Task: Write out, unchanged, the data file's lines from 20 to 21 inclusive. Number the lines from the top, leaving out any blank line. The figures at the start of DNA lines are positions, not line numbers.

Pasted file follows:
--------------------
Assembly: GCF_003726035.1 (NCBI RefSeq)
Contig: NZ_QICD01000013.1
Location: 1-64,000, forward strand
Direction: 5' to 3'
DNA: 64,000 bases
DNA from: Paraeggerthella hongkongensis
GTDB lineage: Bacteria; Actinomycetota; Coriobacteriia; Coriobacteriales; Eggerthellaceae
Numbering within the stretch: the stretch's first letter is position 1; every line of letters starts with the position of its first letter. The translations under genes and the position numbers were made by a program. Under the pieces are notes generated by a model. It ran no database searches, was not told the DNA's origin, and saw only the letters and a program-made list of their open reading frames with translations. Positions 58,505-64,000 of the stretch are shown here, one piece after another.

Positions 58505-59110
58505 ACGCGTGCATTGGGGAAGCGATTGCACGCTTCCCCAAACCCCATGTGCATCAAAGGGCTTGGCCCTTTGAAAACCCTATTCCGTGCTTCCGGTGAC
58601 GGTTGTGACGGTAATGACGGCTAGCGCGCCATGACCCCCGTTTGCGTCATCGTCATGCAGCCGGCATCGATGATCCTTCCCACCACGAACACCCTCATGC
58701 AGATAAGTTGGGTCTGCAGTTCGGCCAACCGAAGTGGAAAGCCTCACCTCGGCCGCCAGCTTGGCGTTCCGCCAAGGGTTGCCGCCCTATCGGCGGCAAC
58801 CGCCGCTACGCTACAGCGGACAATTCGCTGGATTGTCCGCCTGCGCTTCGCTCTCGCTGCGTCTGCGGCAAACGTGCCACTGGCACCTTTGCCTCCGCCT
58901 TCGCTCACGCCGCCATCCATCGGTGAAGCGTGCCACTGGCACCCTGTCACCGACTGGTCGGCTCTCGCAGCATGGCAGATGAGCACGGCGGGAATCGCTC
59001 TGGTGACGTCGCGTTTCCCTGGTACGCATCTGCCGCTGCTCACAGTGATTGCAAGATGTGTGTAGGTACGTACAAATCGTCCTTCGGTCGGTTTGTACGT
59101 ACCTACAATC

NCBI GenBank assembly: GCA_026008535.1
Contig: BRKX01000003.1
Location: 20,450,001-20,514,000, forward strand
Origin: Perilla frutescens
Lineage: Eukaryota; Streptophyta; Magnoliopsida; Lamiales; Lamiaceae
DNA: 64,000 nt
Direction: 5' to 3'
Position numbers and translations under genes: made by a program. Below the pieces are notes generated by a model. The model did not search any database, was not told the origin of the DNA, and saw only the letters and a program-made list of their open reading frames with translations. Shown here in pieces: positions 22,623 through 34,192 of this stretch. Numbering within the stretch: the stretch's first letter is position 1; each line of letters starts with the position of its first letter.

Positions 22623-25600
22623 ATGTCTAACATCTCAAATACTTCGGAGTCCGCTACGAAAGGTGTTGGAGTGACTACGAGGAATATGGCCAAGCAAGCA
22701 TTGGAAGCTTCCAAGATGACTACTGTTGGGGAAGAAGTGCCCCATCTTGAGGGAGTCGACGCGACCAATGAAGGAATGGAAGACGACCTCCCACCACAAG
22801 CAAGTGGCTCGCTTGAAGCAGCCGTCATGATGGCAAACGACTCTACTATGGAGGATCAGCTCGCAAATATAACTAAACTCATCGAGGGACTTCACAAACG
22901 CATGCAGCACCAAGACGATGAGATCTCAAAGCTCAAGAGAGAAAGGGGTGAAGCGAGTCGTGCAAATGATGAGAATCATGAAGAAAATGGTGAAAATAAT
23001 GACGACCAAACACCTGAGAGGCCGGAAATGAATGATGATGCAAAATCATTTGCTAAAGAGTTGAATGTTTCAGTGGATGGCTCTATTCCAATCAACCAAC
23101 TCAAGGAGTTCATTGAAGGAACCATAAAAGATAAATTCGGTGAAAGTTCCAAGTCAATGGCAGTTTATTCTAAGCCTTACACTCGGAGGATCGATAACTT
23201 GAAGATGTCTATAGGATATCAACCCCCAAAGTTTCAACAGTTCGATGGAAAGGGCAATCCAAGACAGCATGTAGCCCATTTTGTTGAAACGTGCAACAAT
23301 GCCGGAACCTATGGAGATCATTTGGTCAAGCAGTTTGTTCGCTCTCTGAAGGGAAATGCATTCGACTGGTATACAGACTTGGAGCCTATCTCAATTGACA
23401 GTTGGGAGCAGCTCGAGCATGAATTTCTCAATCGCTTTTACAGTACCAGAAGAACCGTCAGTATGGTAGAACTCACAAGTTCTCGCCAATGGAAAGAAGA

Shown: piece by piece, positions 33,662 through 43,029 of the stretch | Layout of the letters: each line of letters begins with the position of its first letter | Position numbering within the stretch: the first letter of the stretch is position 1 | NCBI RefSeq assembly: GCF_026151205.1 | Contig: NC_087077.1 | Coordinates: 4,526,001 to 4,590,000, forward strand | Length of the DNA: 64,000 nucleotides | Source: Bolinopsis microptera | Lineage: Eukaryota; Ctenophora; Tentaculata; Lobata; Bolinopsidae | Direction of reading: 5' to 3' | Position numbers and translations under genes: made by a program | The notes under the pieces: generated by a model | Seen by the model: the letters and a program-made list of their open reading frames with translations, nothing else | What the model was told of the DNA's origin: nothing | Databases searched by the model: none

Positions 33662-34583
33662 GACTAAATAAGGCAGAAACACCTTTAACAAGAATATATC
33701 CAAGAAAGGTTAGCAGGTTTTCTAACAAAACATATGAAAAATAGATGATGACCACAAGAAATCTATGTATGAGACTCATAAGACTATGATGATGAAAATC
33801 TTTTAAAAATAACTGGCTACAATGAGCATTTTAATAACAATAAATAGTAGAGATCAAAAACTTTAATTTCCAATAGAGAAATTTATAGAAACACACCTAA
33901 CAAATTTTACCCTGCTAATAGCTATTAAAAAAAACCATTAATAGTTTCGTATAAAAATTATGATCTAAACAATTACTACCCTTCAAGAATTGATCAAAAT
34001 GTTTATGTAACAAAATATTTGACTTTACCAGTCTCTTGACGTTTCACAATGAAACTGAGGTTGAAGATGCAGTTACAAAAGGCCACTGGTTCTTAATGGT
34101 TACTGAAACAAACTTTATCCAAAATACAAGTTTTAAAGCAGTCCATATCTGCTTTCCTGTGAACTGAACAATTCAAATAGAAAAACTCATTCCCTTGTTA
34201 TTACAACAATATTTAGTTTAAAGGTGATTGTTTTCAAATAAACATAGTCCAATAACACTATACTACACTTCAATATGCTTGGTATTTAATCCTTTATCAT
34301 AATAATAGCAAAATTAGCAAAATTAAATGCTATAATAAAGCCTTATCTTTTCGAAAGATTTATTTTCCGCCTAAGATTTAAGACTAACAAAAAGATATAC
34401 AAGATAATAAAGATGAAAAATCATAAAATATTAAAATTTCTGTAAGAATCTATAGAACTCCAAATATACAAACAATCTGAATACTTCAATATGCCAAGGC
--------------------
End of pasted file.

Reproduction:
Origin: Perilla frutescens
Lineage: Eukaryota; Streptophyta; Magnoliopsida; Lamiales; Lamiaceae